It is worth mentioning that the details of Kuo's report are perfectly aligned with a more than a year old Bloomberg story that alleged Apple would have the technology ready for an AR headset by 2019, with the goal of releasing the device in 2020.
According to Kuo, Apple's AR glasses will rely on the iPhone to power the features and will not act independently. It is believed that this product will hit the mass production by the year-end, but might entirely be provided by the second quarter of next year.
Apple has been rumored to be working on an augmented reality (AR) headset for years. The report also mentioned that the headset would run on a new customised operating system called "rOS" which would stand for "reality operating system" and would be based on iOS. The iPhone would do much of the computation, wireless networking, and global positioning, while the AR glasses would only process their fine position/orientation and display. Kuo's predictions are by no means ideal, but he has a better track record than most and is dialed-in to the supply chain Apple relies on.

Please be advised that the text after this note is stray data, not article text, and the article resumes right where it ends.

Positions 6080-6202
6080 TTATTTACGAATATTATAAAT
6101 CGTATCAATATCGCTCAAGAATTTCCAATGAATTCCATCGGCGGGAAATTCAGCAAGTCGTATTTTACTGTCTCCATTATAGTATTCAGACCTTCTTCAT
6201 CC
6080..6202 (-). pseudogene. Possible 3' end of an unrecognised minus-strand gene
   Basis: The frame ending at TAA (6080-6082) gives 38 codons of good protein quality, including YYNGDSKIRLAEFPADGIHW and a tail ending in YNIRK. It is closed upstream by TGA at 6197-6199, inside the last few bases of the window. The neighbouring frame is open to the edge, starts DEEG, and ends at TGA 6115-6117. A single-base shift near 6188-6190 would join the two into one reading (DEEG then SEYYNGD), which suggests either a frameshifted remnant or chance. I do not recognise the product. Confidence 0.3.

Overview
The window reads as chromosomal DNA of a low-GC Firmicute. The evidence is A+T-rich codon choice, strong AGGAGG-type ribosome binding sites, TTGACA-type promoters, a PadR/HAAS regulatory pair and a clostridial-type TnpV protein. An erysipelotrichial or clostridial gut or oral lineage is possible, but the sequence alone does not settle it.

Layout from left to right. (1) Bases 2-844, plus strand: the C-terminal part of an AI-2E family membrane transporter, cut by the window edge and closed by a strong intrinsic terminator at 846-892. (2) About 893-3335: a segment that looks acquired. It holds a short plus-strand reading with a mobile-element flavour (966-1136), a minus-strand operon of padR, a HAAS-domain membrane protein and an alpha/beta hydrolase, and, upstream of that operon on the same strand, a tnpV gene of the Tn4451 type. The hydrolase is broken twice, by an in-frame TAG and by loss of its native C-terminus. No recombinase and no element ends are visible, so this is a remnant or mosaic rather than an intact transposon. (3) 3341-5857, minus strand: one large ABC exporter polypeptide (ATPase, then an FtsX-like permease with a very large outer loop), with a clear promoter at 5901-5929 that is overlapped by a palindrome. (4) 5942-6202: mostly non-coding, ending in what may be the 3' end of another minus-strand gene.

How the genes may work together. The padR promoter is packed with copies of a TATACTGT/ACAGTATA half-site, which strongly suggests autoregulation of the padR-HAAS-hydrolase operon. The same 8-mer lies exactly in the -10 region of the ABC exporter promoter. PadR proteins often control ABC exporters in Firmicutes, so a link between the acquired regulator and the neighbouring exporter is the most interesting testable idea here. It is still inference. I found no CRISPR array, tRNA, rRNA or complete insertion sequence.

True to those reports, Apple is recently showing more signs the speculated AR products will soon hit the market.
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Apple is investing heavily in Augmented Reality, to the degree where it seems some sort of future Apple eyewear is all but assured.
In its walk-up to an AR headset, Apple has been offering opportunities for developers to build AR apps through its ARKit platform. 9to5Mac first reported on the news.
Knowing Apple, they'll attempt to get most of the things right, but that will also mean charging a hefty price for the upcoming product.
"AR is going to take a while, because there are some really hard technology challenges there", Cook said during a talk with former Republican Sen.
In October 2017, Apple CEO Tim Cook talked to Vogue UK about what the tech giant believed augmented reality would be about. "Like we wonder how we lived without our phone today".